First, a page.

This year, for the 2013 orchid exhibit, Orchids of Latin America, each week a watch list will be produced in the Encyclopedia of Life highlighting species orchids from the Smithsonian Orchid Collection that can be found in the exhibit. The watch list link will be tweeted via Smithsonian Gardens on Friday morning right before a brand new delivery of orchids so you have the most up to date reference for the exhibit. Don’t forget, the watch list is just species orchids and there will be many more beautiful hybrids in the exhibit that you won’t want to miss!
-Julie Rotramel, Living Collections Contractor
At Orchids of Latin America, the 2013 annual Orchid Exhibition, you can explore the rich crossroads where orchid botany, horticulture, and Latin American cultures meet. Learn about the importance of orchids in Latin American folklore and cultural traditions, see how the region is a hotbed for scientific research on orchid biology and evolution, and discover conservation efforts to preserve orchids and their habitats for future generations. And, of course, enjoy the beautiful orchids from the Smithsonian Gardens and the U.S. Botanic Garden Orchid Collections.
On Saturday, February 23, 2013, join us for ¡Fiesta de las Or-KID-ias! a free family festival celebrating Orchids of Latin America. At the fiesta, you can help make a beautiful orchid mosaic and paper orchid garlands, pot your own orchid to take home, and talk with experts about a display of unique plants from our collection. Other fun activities include face painting and temporary tattoos!
Orchids of Latin America is hosted by Smithsonian Gardens, the National Museum of Natural History, and the United States Botanic Garden with support from the Smithsonian Latino Center. The exhibit will run from January 26th through April 21st at the National Museum of Natural History.
-Sarah Watling, Education Intern
The great thing about the annual orchid exhibit is that it is constantly changing. There is always something new to see since different kinds of orchids bloom at different times of the winter and spring. In April, you can expect to see a lot more Dendrobium nobiles and related hybrids. Nobile Dendrobiums are unique from other orchids and even other types of Dendrobiums, for several reasons. They are deciduous, which means their leaves fall off each year before flowering. This helps the plant retain water during the dry winter months, and it is thought this may also improve pollination odds in the wild. Nobile Dendrobium species also require a cool period each fall or winter to promote flowering. This cool period is easy to mimic at the Smithsonian Greenhouses since the seasons of this area are similar to that of Dendrobium nobile’s native habitat. Nobile hybrids do not necessarily adhere to the same behavior that the species do, and many of the newer hybrids do not require cool winter nights and will maintain their foliage throughout the growing season!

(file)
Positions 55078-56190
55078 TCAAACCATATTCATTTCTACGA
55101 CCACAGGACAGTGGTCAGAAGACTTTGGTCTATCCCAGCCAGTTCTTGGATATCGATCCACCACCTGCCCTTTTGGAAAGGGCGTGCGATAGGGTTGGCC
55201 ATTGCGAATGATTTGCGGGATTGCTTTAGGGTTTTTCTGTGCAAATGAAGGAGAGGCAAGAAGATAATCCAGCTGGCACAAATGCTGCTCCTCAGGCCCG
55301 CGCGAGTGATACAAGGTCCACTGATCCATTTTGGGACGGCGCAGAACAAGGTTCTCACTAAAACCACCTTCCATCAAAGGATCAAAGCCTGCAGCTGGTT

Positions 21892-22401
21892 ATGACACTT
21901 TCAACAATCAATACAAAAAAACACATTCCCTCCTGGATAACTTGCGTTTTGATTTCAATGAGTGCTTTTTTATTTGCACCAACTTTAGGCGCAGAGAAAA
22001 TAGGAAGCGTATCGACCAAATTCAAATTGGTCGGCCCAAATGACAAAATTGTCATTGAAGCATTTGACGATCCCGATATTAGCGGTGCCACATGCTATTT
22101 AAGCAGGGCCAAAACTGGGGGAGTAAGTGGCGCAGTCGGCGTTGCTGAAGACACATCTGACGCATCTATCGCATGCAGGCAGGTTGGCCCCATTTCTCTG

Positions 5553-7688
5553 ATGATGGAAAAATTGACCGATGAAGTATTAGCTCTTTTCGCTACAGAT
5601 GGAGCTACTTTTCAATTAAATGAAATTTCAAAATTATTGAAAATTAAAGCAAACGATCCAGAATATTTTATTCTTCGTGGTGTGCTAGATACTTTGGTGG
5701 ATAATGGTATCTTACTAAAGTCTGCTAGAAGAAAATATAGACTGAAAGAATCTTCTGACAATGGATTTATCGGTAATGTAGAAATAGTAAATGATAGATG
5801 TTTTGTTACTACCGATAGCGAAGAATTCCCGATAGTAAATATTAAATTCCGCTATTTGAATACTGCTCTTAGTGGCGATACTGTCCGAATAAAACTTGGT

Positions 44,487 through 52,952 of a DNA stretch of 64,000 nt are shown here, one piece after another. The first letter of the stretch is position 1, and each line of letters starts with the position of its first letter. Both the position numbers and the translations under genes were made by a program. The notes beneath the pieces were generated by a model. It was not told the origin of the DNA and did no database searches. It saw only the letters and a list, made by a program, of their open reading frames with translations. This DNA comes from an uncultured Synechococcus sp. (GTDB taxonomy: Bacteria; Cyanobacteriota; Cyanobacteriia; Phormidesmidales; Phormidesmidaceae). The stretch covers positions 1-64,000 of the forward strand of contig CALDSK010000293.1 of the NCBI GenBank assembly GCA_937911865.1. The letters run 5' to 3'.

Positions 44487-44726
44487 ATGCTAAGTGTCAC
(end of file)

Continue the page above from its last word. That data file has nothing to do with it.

Our Greenhouse staff have been working hard to prepare the Nobiles for display; take a look!
It is hard not to appreciate the beauty of an orchid in bloom. Right now, at the exhibit Orchid Mystique: Nature’s Triumph, visitors are able to partake in a lot of orchid appreciation. Seeing the colorful throng of orchids in the Garden Court at the U.S. Botanic Garden is a tremendous sight, but don’t get completely distracted by the panorama. Take a look at the details!
Individual orchid flowers are a world of color, pattern, shape, size, smell and texture, especially the modified third petal which is called the lip or labellum. This part of the flower helps to attract an orchid’s pollinator and can serve as a landing pad for insects like bees, moths, butterflies, and flies. Every orchid species or cultivar has a characteristically different labellum and it is amazing to see the different adaptations and variations that are present. Here are just a few fantastic flower designs that you can find at the exhibit.
Visit Orchid Mystique: Nature’s Triumph for more information.
Julie Rotramel, Orchids Intern
This year’s exhibit observes the 100th anniversary of Japan’s gift of the cherry blossom trees to Washington, D.C., by presenting our orchids around the Conservatory in serene settings evocative of Japanese gardens to complement the thousands of orchids on display. The tranquility of the Japanese aesthetic invites appreciation of the beauty, form and exquisite floral complexity of nature’s most diverse plant family.
Julie Rotramel, Orchids Intern